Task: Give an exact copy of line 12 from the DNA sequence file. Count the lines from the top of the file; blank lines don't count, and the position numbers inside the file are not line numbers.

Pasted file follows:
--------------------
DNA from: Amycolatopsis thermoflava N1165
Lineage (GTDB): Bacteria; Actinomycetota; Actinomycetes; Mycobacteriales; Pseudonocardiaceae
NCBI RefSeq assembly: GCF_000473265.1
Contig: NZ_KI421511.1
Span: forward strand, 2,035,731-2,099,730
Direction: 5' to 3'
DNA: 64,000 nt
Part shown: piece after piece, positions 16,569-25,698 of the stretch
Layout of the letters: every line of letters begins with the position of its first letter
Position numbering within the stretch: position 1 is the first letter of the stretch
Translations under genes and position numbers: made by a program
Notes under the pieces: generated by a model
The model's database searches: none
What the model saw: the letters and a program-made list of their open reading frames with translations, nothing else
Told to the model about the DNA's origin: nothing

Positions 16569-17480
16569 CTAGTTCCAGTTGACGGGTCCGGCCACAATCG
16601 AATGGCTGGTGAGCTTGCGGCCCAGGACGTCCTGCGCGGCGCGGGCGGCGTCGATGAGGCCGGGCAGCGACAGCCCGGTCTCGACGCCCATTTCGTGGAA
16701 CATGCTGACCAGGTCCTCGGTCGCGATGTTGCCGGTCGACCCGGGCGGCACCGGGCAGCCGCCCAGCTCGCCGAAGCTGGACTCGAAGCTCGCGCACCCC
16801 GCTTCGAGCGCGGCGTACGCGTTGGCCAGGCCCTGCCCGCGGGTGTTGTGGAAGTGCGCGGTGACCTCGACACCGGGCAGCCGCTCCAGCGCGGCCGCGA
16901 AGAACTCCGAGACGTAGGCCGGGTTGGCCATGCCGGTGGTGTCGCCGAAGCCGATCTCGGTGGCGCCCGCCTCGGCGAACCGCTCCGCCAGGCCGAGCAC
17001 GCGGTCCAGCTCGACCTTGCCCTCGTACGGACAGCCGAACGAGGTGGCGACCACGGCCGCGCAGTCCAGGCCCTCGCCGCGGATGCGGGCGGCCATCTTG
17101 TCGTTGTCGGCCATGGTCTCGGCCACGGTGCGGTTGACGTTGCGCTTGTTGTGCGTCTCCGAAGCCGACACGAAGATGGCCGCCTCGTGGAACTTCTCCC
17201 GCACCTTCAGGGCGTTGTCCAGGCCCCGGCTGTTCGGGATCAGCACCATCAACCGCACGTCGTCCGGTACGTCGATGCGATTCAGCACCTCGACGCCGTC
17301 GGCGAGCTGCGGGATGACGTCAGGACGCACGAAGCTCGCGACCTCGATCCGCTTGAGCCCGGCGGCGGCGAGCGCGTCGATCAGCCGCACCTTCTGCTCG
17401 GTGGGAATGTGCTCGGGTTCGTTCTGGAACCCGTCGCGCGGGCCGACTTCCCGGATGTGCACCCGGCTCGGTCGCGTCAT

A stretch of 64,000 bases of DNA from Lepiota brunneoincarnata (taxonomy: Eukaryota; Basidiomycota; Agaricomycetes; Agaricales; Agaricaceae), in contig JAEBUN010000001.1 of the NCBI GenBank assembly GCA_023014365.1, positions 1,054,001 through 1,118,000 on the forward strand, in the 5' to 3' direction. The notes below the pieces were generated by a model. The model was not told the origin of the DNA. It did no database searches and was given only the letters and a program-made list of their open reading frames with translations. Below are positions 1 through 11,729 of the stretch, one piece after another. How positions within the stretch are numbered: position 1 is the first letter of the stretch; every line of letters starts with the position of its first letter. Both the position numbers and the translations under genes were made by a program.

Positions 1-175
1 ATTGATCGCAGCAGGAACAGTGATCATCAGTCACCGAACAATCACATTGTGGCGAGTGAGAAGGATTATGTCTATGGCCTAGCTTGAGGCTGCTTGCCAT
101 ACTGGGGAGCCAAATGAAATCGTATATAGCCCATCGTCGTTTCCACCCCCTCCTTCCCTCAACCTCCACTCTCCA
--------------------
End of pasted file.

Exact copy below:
Notes under the pieces: generated by a model